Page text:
As much as I, for the most part, appreciate my acquaintances in the comic industry, it’s sometimes hard to be around them because, invariably, their worship of white-bread colonialism always will come up and, invariably, cause so many untenable problems. It’s one of the reasons that I was so relived to be back at Thunderbird Casino, 15700 E. State Highway 9 in Norman, for the Third Annual IndigeNerd Native Comic-Con.
It’s too bad, however, that such a good idea like this has apparently turned to dust in the wind, like so many unburdened souls after a Thanos-esque finger-snap.
The first IndigeNerd conference was a fun outing that gave me hope for the future of funny-books, not only for the Indigenous comic fan, but for the Native stars of the comic world, coming out and pressing the flesh with their many four-color wares. And while I missed last year’s due to circumstance beyond my control, there was no way I was going to miss this year’s, even if it was unfortunately placed during the July 4th holiday season.
With a start time of 11 a.m. this past Saturday, when I arrived around that opening time, the volunteers were still setting up what little comic-related properties they had, an aura of unpreparedness dirtying every super-powered crevice for the rest of the day, or at least until three o’clock; the feel of seemingly being put together at the last minute was definitely a dark cloud hovering over the day’s proceedings.
The outside was properly stocked with Batman and Justice League bounce-houses that were fully inflated but, sadly, typically empty. As a few children sauntered around looking for things to do, the costumed adults tried hard to raise the spirits of the long-bored, Indigenous or otherwise, who showed up to support the burgeoning comic-con, the requisite Harley Quinn and another character I couldn’t place posing for a few pictures.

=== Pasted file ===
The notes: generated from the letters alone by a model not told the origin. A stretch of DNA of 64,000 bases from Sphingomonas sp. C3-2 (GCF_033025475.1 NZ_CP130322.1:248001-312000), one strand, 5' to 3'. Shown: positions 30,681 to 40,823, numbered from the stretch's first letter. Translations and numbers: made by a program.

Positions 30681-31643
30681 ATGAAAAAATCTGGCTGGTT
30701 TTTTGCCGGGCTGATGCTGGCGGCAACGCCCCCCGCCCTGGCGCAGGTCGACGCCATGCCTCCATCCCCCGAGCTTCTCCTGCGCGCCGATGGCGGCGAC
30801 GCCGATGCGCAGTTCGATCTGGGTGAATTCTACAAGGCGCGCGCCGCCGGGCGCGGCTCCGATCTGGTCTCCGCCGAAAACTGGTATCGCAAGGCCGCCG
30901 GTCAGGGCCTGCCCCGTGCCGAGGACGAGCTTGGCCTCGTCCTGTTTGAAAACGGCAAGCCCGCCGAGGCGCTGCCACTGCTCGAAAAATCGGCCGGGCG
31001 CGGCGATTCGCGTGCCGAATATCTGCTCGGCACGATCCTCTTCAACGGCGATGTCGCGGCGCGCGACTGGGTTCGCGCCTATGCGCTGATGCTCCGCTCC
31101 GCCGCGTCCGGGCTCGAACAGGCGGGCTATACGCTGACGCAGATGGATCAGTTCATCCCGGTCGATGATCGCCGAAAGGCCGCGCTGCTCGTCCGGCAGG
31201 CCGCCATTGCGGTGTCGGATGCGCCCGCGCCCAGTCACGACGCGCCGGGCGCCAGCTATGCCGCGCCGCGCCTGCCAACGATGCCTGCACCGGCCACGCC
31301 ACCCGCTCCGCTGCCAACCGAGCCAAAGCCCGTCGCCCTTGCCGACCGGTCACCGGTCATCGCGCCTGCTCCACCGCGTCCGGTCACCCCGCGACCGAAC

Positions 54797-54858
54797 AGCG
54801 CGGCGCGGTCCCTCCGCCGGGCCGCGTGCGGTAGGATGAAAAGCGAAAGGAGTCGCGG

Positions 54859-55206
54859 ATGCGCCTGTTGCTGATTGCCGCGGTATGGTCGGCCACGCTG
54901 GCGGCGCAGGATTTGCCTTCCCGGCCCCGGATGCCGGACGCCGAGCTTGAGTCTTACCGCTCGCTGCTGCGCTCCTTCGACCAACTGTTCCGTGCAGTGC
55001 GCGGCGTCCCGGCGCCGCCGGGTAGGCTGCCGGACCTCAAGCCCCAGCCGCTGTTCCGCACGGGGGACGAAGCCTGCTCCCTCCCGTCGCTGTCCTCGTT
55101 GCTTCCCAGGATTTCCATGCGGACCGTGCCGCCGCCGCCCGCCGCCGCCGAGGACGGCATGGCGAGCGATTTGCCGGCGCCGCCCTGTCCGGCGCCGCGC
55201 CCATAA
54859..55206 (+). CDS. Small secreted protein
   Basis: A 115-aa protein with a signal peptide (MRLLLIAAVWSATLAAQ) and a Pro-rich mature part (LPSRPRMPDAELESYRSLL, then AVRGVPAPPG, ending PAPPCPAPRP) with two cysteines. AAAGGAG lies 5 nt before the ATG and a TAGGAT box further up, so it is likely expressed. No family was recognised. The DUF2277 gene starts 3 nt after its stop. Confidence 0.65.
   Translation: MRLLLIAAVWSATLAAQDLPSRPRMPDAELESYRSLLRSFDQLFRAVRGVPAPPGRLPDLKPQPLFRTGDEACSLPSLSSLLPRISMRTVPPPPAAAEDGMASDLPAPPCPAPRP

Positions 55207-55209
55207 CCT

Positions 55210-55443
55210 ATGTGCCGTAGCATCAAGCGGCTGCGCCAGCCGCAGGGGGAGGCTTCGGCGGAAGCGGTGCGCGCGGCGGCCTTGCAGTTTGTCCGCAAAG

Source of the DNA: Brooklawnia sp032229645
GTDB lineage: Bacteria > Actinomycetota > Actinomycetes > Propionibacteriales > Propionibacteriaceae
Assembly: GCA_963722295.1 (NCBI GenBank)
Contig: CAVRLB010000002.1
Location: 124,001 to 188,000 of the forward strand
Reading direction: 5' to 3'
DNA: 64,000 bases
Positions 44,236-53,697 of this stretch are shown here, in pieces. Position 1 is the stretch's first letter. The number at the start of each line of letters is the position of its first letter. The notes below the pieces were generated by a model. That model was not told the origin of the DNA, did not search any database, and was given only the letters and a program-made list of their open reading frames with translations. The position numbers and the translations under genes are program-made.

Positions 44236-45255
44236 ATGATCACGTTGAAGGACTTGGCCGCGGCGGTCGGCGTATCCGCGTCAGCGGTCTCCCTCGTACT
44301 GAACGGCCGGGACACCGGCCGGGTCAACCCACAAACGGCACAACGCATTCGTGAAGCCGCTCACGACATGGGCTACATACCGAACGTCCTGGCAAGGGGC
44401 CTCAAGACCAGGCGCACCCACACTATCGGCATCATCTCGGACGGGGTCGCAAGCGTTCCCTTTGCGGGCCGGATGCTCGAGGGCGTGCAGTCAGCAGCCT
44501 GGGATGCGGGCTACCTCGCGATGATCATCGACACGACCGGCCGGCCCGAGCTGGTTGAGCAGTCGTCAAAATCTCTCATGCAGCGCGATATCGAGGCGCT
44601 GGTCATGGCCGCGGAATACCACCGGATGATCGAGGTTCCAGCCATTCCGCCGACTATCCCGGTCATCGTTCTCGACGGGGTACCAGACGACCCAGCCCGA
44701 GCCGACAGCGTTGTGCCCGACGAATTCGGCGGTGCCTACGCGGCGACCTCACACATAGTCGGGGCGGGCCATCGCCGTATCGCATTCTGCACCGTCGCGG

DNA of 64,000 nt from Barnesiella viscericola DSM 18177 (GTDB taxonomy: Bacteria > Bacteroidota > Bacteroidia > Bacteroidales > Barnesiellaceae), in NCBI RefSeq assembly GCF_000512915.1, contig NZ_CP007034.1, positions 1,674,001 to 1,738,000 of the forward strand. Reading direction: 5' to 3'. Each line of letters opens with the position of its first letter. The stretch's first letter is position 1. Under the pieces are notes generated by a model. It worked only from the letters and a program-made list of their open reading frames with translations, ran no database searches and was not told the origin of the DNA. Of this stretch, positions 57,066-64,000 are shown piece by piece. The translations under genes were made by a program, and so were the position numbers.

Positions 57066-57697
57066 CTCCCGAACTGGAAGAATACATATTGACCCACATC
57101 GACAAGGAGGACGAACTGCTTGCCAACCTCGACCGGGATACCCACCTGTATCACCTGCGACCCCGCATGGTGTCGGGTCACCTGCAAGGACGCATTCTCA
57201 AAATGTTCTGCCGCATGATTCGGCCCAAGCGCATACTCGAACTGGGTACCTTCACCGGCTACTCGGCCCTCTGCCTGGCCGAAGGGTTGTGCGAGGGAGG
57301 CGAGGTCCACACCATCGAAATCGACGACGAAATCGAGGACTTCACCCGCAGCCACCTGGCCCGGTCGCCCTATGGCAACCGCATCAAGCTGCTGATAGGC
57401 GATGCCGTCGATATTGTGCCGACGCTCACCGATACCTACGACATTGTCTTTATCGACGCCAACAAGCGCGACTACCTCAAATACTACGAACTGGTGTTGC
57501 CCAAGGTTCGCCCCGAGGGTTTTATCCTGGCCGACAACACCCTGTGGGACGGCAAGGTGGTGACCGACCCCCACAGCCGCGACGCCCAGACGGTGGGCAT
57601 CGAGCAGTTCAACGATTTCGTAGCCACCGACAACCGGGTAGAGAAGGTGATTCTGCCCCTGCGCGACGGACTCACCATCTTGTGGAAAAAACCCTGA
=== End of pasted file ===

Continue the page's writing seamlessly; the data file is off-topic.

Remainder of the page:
Probably the most hurtful aspect was the lack of any and all comic artists or writers; now I’m not sure if it’s because they weren’t invited this year or if they were and turned the invitation down—anything is possible—but the lack of talent like Arigon Starr or Johnnie Diacon, as well as youngbloods like Adam Youngbear, to name a few from the first year, were a blip that was definitely felt.
Instead of fandom creators or even fandom dealers, there certainly were an ample amount of arts and crafts on display, from beaded necklaces and bracelets to potholders and towels of every shape and size; I think the cooking abilities of the average comic nerd has been greatly overestimated. Still, I’ve got to give them kudos for trying to appeal to a market when no one else, apparently, will.
Leaving after only an hour or so, as I sat back there in the casino part of Thunderbird, wasting a five dollar bill on the Wonder Woman slot machine, I tried as best I could in my head to rationalize what I had just seen, to no real effect. So, instead of complaining as usual, I’m going to publicly offer my services for, if there is one, next year’s convention: listen up, Thunderbird and affiliated partners, if you want—or need—help putting together next year’s IndigeNerd comic-con, contact me so we can set up a meeting and talk ideas.
Maybe we can, like a time-traveling team of Avengers, right the many wrongs that this year’s comic-con unknowingly caused for future generations. Excelsior!